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Your thumbs should be relaxed, not pressing anywhere.
 

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Discussion Starter #8
The way your hands are in the pic, hold your gun that way, open or point all fingers on your left hand. Twist your entire left hand until your fingers are pointed down, then re-grip the gun. They don't need to be pointed straight down, this is just to help with recoil management. The palms of your hands should cover the entire grip of the gun, The more gaps you have, the less recoil management you have.

Try to get your palms to match up with each other. This will also take your left index finger off the trigger guard, helping you to be able to properly index your trigger finger.
If I am following you correctly you are saying to have my support hand cup the bottom of the grip in a way that a hand could cup water. Is that what you are saying? Sorry if I have misunderstood.
 

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If I am following you correctly you are saying to have my support hand cup the bottom of the grip in a way that a hand could cup water. Is that what you are saying? Sorry if I have misunderstood.
no, just lower your weak side hand so your index finger is below the trigger guard
 

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Your thumbs should be relaxed, not pressing anywhere.
This! My instructor always used to yell at me, "Your thumbs are just along for the ride!"

Took awhile for it to sink in, but once it did I could place my shots on target for more reliably than before.
 

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Discussion Starter #13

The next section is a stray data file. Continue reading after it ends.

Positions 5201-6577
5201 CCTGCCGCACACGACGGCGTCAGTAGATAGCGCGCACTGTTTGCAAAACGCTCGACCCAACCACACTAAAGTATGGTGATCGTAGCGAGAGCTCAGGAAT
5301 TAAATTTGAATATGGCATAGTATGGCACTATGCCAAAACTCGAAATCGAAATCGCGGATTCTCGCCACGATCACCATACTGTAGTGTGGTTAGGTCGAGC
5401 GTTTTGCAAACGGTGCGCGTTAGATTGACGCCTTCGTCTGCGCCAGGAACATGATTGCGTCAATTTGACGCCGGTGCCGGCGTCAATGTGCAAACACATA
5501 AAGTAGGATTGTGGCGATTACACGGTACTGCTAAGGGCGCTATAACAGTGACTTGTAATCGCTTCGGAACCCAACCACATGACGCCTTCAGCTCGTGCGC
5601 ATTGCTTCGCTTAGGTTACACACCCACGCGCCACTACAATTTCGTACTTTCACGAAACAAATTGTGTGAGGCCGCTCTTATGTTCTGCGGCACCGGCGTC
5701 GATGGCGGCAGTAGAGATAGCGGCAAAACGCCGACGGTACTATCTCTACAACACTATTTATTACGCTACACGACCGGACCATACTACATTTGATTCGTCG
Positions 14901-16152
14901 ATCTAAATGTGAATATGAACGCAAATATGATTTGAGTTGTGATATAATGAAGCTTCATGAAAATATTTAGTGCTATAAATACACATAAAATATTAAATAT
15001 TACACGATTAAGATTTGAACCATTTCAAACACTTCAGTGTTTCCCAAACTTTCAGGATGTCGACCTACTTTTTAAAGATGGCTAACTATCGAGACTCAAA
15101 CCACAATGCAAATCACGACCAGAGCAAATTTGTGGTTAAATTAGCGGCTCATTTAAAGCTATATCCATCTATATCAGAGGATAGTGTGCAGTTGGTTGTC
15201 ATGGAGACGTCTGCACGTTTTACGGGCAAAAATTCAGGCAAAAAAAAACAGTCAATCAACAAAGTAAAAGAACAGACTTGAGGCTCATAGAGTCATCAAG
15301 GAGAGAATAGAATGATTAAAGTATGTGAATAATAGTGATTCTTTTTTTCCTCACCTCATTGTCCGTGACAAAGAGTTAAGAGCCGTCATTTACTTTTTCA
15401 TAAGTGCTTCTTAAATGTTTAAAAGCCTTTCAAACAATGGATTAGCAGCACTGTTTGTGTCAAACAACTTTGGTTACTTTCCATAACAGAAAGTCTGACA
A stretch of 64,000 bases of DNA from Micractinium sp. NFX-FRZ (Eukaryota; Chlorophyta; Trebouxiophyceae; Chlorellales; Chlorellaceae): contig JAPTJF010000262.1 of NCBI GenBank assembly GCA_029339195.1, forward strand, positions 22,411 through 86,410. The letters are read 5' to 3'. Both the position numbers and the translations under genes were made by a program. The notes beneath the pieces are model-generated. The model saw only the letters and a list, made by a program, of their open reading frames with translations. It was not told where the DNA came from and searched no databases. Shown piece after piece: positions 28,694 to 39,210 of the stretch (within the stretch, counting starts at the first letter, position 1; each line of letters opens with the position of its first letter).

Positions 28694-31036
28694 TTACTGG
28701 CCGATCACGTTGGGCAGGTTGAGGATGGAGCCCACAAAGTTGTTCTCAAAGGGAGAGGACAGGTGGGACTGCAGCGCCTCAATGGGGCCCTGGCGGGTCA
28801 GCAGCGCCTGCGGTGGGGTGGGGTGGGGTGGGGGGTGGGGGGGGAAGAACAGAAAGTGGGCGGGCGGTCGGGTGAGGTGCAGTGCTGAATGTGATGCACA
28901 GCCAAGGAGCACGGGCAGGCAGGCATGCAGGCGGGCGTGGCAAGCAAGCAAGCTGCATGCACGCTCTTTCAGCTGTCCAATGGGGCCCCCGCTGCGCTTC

This! My instructor always used to yell at me, "Your thumbs are just along for the ride!"

Took awhile for it to sink in, but once it did I could place my shots on target for more reliably than before.
Thanks,,,,, I was under the impression that my thumbs here needed for support. I'm glad to know I can relax them when I shoot. I was trying to use them to help with recoil. I had a few FTE and was sure it was due to limp writings. Thats why I was sure I needed a new grip.
 

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With the weaver stance isn't the weak foot more forward than the strong foot and then the weak shoulder more forward than the dominant shoulder?
yes, I tend to go Weaver more than Isoceles, but my CC instructor recomended trying to concentrate on Isoceles. I dont know why, but Weaver just feels more natural

edit - I may be completely off on this, but when i look at someone standing Weaver, it looks like more of a Offensive stance, where Isoceles seems more Defensive... again, this is just my opinion on their appearance, i dont know the history on these stances,